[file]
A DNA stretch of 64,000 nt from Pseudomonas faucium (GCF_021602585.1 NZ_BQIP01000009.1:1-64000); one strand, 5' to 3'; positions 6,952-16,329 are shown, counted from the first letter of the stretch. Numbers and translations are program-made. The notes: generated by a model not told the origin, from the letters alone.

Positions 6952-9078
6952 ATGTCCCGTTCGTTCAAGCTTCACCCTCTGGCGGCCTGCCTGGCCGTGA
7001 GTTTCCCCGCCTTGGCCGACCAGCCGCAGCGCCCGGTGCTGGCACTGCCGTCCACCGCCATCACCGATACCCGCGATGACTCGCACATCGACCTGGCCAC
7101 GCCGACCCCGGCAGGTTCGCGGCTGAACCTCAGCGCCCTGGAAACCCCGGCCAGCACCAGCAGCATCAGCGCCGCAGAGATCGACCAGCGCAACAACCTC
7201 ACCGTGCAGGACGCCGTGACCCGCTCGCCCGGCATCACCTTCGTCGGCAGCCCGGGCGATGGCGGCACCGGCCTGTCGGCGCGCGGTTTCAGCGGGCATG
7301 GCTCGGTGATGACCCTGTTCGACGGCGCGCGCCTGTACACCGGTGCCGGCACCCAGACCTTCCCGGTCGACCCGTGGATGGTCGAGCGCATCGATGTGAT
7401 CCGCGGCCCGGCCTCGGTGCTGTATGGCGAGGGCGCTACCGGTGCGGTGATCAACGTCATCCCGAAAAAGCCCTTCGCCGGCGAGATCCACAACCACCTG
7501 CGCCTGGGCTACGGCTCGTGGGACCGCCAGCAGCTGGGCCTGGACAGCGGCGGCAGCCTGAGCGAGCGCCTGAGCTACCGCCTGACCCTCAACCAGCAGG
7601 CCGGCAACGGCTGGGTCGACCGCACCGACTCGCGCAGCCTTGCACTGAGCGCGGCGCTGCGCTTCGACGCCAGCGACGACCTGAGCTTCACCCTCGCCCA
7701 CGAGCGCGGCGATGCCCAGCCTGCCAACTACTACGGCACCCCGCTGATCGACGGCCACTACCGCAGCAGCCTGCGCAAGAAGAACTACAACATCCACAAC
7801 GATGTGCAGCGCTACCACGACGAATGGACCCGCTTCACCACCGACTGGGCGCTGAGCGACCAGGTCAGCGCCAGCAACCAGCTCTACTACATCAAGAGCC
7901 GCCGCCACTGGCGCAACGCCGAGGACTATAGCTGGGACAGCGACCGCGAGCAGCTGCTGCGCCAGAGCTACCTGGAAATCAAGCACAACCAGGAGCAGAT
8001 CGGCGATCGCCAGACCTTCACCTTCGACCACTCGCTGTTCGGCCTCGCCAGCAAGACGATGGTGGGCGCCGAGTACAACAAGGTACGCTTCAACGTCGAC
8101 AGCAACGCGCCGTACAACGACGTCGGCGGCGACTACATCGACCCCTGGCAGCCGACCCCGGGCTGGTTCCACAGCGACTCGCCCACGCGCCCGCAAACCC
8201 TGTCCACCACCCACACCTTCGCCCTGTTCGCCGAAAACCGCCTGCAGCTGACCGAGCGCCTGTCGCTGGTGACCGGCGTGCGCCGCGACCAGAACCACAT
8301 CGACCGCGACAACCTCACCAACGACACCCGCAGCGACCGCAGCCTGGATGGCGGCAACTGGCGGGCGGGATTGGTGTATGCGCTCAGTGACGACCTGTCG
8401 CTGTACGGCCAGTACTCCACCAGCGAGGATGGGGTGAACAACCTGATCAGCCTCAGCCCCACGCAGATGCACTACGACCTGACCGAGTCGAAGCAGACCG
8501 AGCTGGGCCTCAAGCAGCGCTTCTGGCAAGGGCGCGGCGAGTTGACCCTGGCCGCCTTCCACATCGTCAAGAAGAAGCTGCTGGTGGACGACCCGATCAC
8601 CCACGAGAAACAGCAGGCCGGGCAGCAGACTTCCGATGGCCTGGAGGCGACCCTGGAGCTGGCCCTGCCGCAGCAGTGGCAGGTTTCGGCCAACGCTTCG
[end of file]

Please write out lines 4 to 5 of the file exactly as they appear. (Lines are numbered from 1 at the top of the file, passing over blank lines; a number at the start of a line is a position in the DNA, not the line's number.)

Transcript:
7001 GTTTCCCCGCCTTGGCCGACCAGCCGCAGCGCCCGGTGCTGGCACTGCCGTCCACCGCCATCACCGATACCCGCGATGACTCGCACATCGACCTGGCCAC
7101 GCCGACCCCGGCAGGTTCGCGGCTGAACCTCAGCGCCCTGGAAACCCCGGCCAGCACCAGCAGCATCAGCGCCGCAGAGATCGACCAGCGCAACAACCTC